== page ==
Science Writer to Discuss “The Immortal Life of Henrietta Lacks”

Science Writer to Discuss “The Immortal Life of Henrietta Lacks”

February 14, 2010

PHILADELPHIA – (February 15, 2010) – Science writer Rebecca Skloot will discuss her new book, “The Immortal Life of Henrietta Lacks,” at 7 p.m. Tuesday, February 16, at The Wistar Institute. The lecture is part of the 2010 Wistar Institute Authors Series.

“The Immortal Life of Henrietta Lacks,” tells the story of Henrietta Lacks, and her significant contribution to scientific research. Lacks was a 31-year-old African-American mother of five in Baltimore when she died of cervical cancer in 1951. Without her knowledge, doctors treating her at the Johns Hopkins Hospital took tissue samples from her cervix for research. The cells spawned the first viable and productive immortalized human cell line for biomedical research, known as HeLa cells.

The worldwide research community has bought and sold HeLa cells by the billions over the years, and their use is virtually ubiquitous. HeLa cells were vital for developing the polio vaccine. Studying HeLa cells, researchers have gained important information about cancer and viruses, and the effects of the atom bomb on normal human cells. HeLa research has enabled advances in genetics such as in vitro fertilization, cloning, and gene mapping.

Lacks was buried in an unmarked grave, and her children did not learn of the use of her cells in research until 20 years after her death. Skloot’s book explores the story of the Lacks family as well as the creation of the HeLa cell line and its connection to the evolution of modern concepts in medical ethics, informed consent, and legal issues surrounding cell use.

Historically, HeLa cells have advanced scientific discovery at Wistar. In 1962, Leonard Hayflick, Ph.D., observed the behavior of HeLa cells and deduced that cancer cells, but not normal human cells, are immortal. Hayflick went on to demonstrate that normal human cells grown in culture will divide 52 times—with each division shortening the protective telomeres at the ends of the chromosomes—before senescing, or aging. Known as the Hayflick Limit, this biological mechanism protects against the genetic instability that leads to cancer and, thus, is an important principle in cancer and aging research. In the 1970s, Wistar researcher Gerd Maul, Ph.D., discovered HeLa cells could be manipulated so they divided in synchrony. The ability to synchronize the cells in a group made them a valuable research tool.

Today, Wistar researchers use HeLa cells in vaccine development. Jan Erikson, Ph.D., uses HeLa cells in her effort to create a universal influenza vaccine that would be effective against all strains of the flu— including seasonal and pandemic outbreaks. Erikson uses a combination of HeLa cells and an influenza virus protein, engineered by Wistar professor emeritus Walter Gerhard, M.D., called Matrix protein 2 (M2). There is little variation between M2 proteins found in different flu strains; therefore, an immune response against M2 could be protective against different flu strains. HeLa cells are able to sustain the expression of M2 in its native configuration, and the Erikson lab uses HeLa-M2 cells to test whether immunized mice develop a protective immune response to M2.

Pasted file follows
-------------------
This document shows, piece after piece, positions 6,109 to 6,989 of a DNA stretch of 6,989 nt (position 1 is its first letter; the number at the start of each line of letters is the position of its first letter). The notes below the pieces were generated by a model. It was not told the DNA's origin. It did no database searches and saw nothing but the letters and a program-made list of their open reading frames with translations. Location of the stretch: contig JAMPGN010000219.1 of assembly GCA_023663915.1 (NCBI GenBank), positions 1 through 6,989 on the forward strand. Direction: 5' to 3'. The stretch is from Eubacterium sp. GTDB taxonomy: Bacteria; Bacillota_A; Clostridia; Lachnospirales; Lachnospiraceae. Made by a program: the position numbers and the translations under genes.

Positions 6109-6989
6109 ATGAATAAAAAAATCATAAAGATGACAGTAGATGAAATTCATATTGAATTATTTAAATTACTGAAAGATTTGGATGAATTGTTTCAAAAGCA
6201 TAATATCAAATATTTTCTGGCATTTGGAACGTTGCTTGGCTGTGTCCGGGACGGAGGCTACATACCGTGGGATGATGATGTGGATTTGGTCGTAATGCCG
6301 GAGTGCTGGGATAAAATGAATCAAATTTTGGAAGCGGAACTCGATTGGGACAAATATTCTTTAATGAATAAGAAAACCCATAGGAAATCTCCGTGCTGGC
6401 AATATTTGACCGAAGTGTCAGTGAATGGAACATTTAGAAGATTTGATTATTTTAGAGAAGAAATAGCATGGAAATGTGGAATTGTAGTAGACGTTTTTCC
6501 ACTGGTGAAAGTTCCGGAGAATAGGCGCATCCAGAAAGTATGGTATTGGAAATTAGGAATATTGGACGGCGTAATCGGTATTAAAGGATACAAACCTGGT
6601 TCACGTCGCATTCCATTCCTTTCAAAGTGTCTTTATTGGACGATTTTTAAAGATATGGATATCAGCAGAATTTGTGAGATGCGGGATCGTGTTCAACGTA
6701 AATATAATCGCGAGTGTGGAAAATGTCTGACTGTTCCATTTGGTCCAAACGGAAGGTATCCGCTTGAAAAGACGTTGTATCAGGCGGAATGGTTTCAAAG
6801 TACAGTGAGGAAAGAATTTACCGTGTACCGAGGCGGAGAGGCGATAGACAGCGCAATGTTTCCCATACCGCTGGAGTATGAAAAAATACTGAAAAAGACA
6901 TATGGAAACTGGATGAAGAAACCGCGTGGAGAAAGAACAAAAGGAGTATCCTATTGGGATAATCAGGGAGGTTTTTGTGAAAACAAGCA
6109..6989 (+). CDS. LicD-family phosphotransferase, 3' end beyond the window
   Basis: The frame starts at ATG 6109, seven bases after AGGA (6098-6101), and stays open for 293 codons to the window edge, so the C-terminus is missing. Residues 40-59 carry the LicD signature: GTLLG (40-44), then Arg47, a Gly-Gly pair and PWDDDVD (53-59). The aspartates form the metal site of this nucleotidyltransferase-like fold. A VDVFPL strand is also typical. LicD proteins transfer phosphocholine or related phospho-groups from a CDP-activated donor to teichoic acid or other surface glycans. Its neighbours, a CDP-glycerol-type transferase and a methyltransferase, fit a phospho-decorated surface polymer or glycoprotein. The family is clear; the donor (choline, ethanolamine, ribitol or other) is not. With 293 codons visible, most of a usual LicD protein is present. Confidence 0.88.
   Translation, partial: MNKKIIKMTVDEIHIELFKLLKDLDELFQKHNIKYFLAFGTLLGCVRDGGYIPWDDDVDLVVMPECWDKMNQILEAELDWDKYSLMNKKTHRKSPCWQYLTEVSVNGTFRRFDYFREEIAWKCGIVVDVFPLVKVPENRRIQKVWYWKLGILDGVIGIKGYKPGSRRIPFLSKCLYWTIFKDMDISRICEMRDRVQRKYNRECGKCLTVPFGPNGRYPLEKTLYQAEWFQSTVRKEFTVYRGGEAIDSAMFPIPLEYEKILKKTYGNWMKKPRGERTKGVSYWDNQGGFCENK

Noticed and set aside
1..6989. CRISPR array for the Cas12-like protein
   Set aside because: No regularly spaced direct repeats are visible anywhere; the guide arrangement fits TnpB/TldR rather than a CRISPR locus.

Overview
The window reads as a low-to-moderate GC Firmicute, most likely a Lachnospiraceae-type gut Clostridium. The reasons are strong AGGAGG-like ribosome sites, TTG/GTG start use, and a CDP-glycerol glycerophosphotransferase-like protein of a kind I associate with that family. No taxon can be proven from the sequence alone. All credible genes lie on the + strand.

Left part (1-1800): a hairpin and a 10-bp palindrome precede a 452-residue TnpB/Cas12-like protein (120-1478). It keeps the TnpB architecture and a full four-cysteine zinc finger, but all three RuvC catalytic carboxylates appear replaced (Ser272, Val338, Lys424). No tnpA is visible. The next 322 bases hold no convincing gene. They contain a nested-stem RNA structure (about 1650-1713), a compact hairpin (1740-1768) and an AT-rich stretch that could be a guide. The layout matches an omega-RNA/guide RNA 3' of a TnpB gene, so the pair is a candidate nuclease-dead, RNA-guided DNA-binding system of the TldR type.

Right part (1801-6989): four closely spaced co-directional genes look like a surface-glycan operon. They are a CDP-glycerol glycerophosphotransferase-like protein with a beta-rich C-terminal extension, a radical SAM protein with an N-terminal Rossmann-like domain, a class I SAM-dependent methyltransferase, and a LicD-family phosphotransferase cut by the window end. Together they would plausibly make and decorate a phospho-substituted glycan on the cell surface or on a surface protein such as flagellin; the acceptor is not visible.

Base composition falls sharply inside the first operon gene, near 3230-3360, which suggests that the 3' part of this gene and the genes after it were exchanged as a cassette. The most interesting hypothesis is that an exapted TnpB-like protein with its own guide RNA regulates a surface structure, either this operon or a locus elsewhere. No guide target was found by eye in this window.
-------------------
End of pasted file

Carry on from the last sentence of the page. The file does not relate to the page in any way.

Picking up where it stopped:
Skloot is a contributing editor at Popular Science magazine. Her writing also appears in The New York Times Magazine, O: The Oprah Magazine, Discover, Columbia Journalism Review, Prevention, and others. Previously she worked as a correspondent for National Public Radio’s RadioLab and PBS’s Nova ScienceNOW. Skloot’s first book, “The Immortal Life of Henrietta Lacks,” debuted at No. 5 on the New York Times bestseller list February 21.

The Joseph Fox Bookshop, an independent bookstore located at 1724 Sansom Street in Philadelphia, will provide books for sale at the Wistar event. Crown, a division of Random House, published “The Immortal Life of Henrietta Lacks” in February 2010.

The Wistar Institute Authors Series features general-interest books about science and medicine. The free program is part of Wistar’s public outreach efforts, which aim to introduce the Institute and its research mission to a wider audience. For more information, visit

The Wistar Institute is an international leader in biomedical research with special expertise in cancer research and vaccine development. Founded in 1892 as the first independent nonprofit biomedical research institute in the country, Wistar has long held the prestigious Cancer Center designation from the National Cancer Institute. The Institute works actively to ensure that research advances move from the laboratory to the clinic as quickly as possible. The Wistar Institute: Today’s Discoveries – Tomorrow’s Cures. On the Web at